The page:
American Orthodox leaders have a message for their non-Orthodox friends: Take a deep breath.
When Israel’s cabinet voted twice to further empower the country’s charedi Orthodox religious establishment last month, Reform, Conservative, and other non-Orthodox Zionist leaders were outraged. They canceled meetings with Israel’s prime minister. They gave an on-camera statement with an Israeli opposition figure. They launched lobbying efforts in Jerusalem. They accused Israel’s government of “betrayal.” They threatened legal action. One lay leader said she’d stop flying El Al, Israel’s national airline.
These leaders have decried the June 25 votes to suspend the agreement to expand the Western Wall’s non-Orthodox prayer area and to advance a bill that gave Israel’s chief rabbinate more power over Jewish conversions. This week, leaders also have criticized the rabbinate’s so-called “blacklist” of diaspora rabbis it does not trust to confirm the Jewish identities of immigrants to Israel.
But when it comes to the supposed crisis swirling between Israel and U.S. Jewry, America’s most prominent Orthodox organizations mostly have remained quiet. The Orthodox Union and Rabbinical Council of America, two umbrella American Orthodox bodies, both said that they are not commenting on the matter. The RCA will meet with the rabbinate next week regarding the list of rabbis; it has received assurances that the so-called blacklist may have been misconstrued.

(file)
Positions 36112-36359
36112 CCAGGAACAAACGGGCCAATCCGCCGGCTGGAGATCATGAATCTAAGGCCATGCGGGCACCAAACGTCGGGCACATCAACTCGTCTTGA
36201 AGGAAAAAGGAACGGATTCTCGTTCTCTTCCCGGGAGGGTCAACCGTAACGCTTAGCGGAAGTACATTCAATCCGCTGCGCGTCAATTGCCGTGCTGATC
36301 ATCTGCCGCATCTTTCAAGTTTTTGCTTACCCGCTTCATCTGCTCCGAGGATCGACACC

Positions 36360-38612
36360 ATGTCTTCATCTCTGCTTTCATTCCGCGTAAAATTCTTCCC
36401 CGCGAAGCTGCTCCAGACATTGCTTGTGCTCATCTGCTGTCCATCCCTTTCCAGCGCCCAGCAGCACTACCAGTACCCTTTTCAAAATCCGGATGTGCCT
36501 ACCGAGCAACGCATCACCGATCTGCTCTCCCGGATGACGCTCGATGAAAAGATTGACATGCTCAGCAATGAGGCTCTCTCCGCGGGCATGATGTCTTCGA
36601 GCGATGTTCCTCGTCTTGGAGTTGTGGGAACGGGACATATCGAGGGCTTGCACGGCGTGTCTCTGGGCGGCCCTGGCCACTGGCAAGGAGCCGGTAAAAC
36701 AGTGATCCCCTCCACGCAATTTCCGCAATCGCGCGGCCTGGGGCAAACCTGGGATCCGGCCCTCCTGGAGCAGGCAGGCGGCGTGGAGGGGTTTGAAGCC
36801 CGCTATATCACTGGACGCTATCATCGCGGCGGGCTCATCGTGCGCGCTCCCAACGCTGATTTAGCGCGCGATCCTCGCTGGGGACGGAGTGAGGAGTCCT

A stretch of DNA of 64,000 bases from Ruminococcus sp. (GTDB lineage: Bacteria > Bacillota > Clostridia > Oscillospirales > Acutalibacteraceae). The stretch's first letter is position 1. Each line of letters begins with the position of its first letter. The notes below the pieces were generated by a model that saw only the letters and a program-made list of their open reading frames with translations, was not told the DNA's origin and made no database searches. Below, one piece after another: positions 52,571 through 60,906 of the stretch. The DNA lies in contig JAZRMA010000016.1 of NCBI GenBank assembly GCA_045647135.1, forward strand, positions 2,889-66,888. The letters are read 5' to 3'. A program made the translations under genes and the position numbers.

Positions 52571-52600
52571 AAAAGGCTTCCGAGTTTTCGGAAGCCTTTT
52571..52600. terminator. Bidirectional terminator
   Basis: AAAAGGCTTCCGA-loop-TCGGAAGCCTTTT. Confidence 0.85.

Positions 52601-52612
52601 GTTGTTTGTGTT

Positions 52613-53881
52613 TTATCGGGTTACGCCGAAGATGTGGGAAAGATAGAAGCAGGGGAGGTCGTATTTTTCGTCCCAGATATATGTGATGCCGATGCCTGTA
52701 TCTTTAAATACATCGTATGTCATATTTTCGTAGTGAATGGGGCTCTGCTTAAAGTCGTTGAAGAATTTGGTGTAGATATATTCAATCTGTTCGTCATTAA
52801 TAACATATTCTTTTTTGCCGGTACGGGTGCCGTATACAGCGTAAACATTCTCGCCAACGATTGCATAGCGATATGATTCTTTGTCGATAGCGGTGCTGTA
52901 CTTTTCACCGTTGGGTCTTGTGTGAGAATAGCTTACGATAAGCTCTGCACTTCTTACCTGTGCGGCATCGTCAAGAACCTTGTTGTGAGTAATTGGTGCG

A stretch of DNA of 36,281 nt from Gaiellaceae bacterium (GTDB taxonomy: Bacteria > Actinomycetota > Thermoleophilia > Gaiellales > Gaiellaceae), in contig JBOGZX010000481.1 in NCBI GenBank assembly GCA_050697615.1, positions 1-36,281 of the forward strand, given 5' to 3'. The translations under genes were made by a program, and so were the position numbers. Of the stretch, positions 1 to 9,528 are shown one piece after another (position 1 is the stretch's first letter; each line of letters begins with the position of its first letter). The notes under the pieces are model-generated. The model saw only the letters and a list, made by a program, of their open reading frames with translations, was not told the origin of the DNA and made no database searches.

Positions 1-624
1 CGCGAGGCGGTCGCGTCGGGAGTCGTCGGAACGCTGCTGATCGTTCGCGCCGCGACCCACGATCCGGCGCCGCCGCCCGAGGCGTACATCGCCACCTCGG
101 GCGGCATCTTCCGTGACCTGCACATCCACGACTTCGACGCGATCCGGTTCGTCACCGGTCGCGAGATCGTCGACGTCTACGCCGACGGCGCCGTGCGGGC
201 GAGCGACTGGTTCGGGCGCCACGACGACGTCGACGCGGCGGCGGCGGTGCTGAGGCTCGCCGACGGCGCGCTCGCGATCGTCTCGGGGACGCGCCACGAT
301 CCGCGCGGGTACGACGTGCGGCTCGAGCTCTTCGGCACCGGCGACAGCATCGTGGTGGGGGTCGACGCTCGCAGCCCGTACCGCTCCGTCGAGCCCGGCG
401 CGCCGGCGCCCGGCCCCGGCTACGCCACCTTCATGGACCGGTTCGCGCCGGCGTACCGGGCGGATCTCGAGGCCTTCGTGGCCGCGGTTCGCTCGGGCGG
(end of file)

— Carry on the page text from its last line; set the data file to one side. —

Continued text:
And while some modern Orthodox rabbis have criticized Israel’s actions, they have not called for retaliatory action against the Israeli government. Others sympathize with what they see as the chief rabbinate’s defense of traditional Jewish law.
Rabbi Haskel Lookstein, a prominent modern Orthodox leader, was sympathetic with his non-Orthodox colleagues — up to a point. “I’m disappointed in the modern Orthodox for not responding strongly, because of the divisive effect that this has on the Jewish people,” said Lookstein, the rabbi emeritus of Kehilath Jeshurun, a modern Orthodox synagogue on Manhattan’s Upper East Side. “And I am concerned about some of the overreactions of liberal groups who are calling for all kinds of boycotts and actions on the part of American Jewry to punish Israel for these decisions. That kind of response will be more dangerous than the actions of the Israeli government itself.”
Charedi Americans, meanwhile, insist…